Benton Salutes FCC’s Move to Bring More Fiber to More Communities, Sooner
Today, the Federal Communications Commission sided with community-based solutions. Today, the FCC sided with choice. Today, the FCC sided with bringing better broadband everywhere.
The FCC today voted to approve the petitions of community broadband providers in Chattanooga, Tennessee, and Wilson, North Carolina, which asked that the FCC to pre-empt provisions of state laws preventing expansion of their very successful networks. The Benton Foundation thanks the FCC for this action.
The FCC’s decision favors the public interest over commercial interests. In 2012, the Benton Foundation and the Institute for Local Self-Reliance (ILSR) released Broadband at the Speed of Light: How Three Communities Built Next-Generation Networks, a report that highlights three municipal broadband network success stories, including the one in Chattanooga. But, in too many states, telecommunications companies led by AT&T, Time Warner Cable, Verizon Communications and Comcast have pushed through laws restricting local broadband options.
In too many communities around the U.S. – and especially in rural communities – no commercial Internet service providers are offering broadband – and do not plan to. State restrictions on community broadband mean that rural communities have no options at all to build the networks needed to participate in the digital economy. These laws stop localities from finding creative ways to work with private investors and chill the kinds of partnerships and experimentation that should be happening to close the digital divide.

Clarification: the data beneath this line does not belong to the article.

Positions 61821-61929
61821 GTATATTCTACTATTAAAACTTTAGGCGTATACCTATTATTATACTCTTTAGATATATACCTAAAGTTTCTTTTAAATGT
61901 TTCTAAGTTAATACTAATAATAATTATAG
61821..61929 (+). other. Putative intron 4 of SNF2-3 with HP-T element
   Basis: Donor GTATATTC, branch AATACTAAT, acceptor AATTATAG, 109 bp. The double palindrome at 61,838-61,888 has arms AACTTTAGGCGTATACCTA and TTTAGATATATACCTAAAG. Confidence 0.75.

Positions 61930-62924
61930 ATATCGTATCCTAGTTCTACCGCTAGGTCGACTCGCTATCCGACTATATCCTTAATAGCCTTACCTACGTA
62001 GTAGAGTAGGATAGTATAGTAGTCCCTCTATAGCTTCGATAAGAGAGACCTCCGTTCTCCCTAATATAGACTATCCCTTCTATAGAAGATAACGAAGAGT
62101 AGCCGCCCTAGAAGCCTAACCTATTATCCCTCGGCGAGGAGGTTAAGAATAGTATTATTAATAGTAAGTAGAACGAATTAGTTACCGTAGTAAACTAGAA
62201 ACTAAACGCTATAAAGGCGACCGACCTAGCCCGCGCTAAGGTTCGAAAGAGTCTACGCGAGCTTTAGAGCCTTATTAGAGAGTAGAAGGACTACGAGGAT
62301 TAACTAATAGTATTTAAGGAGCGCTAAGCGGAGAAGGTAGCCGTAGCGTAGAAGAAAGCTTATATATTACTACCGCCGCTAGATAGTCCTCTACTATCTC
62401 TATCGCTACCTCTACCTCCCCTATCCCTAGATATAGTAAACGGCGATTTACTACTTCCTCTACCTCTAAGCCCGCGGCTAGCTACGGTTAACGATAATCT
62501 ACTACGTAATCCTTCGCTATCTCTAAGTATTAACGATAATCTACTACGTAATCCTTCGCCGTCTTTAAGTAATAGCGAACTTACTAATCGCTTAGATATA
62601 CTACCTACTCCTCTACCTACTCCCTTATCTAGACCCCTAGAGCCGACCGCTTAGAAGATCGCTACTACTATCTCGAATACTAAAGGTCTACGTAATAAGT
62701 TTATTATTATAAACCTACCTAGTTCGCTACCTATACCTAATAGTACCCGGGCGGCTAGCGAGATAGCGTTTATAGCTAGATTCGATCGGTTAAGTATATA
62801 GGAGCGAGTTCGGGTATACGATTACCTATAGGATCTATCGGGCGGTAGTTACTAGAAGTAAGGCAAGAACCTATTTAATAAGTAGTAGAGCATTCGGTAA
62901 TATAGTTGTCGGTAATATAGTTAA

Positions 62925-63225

Today, the FCC exercised authority granted by Congress and confirmed by the courts. The law directs the FCC to “take immediate action to accelerate deployment … by removing barriers to infrastructure investment and by promoting competition in the telecommunications market.” In its decision on the FCC’s Open Internet rules last year, the United States Court of Appeals for the District of Columbia Circuit Senior Judge Laurence Silberman all but invited the FCC to preempt the "state laws that prohibit municipalities from creating their own broadband infrastructure to compete against private companies."
The FCC’s action today will boost competition. Building broadband networks requires large fixed and sunk investments. Consequently, the industry will always have a relatively small number of facilities-based competitors, at least for wireline service. Approximately 96% of the U.S. population has, at most, access to two wireline providers, so there is amble reason for the FCC to take action to increase wireline broadband competition in the United States.
Today’s FCC action could bring broadband service to communities where there is none and competition in areas where it does not exist. FCC Chairman Tom Wheeler recognizes that meaningful competition for high-speed wired broadband is lacking. To take advantage of today’s new services, and to incentivize the development of tomorrow’s innovations, Americans need more competitive choices for faster and better Internet connections. Today’s FCC action means that the broadband marketplace will have to be more responsive to competitive forces.
Thanks to the FCC’s vote today, and thanks to the dedication of the localities of North Carolina and Tennessee, a year from now there will be many rural and low-income Americans in those states who will have access to world-class broadband services for the first time. Thanks to today’s action, unserved areas of those states will benefit from investment in fiber optics and unserved communities will have the chance to realize the tremendous benefits of the broadband era. The FCC’s vote will have direct, concrete meaning in the lives of Americans who have been unable to access the economic, health care, and educational benefits of fiber-based, broadband networks.
Chairman, Benton Foundation
Director of Policy, Benton Foundation